Minister Betty Amongi Wins Peace Award
The Minister for Gender, Labour and Social Development, Betty Amongi Ongom, was on Wednesday honored with a Peace Award in recognition of her exemplary tolerant and reconciliatory approach to performing national duties.
Amongi, who is also the Member of Parliament for Oyam South constituency, was celebrated for being peaceful and understanding in the quest for national development.
“We have tracked her performance and observed that she employs a work method that promotes peace. You will recall that she was determined to bring peace back to northern Uganda during the Peace negotiations and she has carried on with promoting tolerance and reconciliation,” Moses Musana, the Chairman of Always be Tolerant Organisation (ABETO), a non-governmental organization, said.
The award ceremony was held at Protea Hotel in Kampala as part of the activities to mark the United Nations International Day of Tolerance, which is observed around the world every November 16.
The day is used to educate people about the need for tolerance in society and to help them understand its negative effects.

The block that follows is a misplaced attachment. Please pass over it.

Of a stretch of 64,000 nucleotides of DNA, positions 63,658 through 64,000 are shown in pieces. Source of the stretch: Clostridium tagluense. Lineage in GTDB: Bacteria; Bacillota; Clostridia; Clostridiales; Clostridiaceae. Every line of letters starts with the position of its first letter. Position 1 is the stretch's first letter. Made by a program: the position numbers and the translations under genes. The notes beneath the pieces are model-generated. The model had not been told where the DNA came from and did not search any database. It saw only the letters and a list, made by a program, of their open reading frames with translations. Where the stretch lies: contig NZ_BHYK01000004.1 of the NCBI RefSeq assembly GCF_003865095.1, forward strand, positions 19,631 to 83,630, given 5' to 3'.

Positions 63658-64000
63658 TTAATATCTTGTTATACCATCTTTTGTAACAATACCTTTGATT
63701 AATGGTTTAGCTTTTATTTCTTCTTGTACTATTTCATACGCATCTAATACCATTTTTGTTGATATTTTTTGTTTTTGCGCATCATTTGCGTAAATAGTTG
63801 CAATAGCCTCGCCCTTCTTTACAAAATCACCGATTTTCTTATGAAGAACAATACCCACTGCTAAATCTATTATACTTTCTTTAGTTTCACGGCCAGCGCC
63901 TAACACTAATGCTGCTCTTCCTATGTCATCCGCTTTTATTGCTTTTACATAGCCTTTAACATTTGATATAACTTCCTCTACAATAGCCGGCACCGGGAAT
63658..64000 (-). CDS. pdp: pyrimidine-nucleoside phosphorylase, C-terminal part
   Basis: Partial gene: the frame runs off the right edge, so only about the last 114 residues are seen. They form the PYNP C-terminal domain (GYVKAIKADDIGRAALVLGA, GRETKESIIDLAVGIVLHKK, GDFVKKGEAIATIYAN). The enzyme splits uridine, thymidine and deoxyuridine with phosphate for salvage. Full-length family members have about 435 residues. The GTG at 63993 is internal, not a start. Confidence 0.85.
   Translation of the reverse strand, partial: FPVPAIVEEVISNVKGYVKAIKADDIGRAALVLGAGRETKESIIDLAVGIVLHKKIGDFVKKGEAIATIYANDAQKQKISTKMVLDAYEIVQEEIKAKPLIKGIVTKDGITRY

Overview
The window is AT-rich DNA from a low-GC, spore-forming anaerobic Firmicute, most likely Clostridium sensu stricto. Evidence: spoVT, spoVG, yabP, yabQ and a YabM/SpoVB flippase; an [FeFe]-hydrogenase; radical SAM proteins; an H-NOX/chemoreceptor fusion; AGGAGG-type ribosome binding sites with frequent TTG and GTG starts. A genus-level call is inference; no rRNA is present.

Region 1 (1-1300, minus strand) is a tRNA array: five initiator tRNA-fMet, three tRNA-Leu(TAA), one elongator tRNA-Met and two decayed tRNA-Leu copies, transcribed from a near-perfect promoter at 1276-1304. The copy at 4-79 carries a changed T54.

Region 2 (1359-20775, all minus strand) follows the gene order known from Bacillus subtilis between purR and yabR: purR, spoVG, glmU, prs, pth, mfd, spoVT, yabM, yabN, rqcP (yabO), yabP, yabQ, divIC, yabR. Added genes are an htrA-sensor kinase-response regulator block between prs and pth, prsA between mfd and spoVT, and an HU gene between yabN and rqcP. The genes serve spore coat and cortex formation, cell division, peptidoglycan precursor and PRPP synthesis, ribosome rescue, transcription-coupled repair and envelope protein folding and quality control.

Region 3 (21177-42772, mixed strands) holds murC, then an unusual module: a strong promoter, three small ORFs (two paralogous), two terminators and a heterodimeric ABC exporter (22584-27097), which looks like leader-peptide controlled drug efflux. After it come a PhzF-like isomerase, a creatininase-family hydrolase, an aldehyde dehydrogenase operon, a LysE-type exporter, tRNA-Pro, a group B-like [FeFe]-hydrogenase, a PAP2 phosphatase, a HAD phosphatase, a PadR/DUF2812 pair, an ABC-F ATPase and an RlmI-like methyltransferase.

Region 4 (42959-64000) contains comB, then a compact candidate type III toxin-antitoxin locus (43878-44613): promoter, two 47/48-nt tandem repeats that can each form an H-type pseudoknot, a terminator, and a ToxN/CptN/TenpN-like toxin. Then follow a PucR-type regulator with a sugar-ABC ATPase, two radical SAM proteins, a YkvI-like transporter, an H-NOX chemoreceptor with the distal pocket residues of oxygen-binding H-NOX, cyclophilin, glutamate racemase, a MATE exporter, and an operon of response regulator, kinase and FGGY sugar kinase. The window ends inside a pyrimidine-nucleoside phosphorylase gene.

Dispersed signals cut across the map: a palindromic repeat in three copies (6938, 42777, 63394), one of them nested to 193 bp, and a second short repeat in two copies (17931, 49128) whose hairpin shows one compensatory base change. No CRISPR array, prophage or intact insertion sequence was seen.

In her acceptance speech, Minister Amongi noted that humanity is grounded in diversity along lines of religion, tribes, languages, beliefs, norms, and values, among others, which are sometimes brewed into a recipe for intolerance.
“Because of the above, we are faced with so many struggles more than ever. Some groups of people have rode on the back of those aspects to spread messages of intolerance, hate and violence,” Amongi said.
She decried the resulting violent conflicts, internally displaced persons and the refugee crisis. She underscored the importance of dialogue and positive engagement, promotion of co-existence, stability and unity. “When we appreciate the above fundamentals, we will spread messages of tolerance with a deeper understanding of other perspectives, respect and promote peace,” she added.
ABETO was formed in 1996 as a non-Government Organisation following a call from her Majesty the Queen of England during the Commonwealth general assembly in 1995 in Harare Zimbabwe.
At the assembly, the Queen cited the Rwanda genocide to call for tolerance. Since then the ABETO has promoted tolerance as a key factor for co-existence.
The organization has also since extended its scope to the international level. Among the international awardees of the ABETO Peace Award is former South African President and anti-apartheid activist Nelson Mandela.
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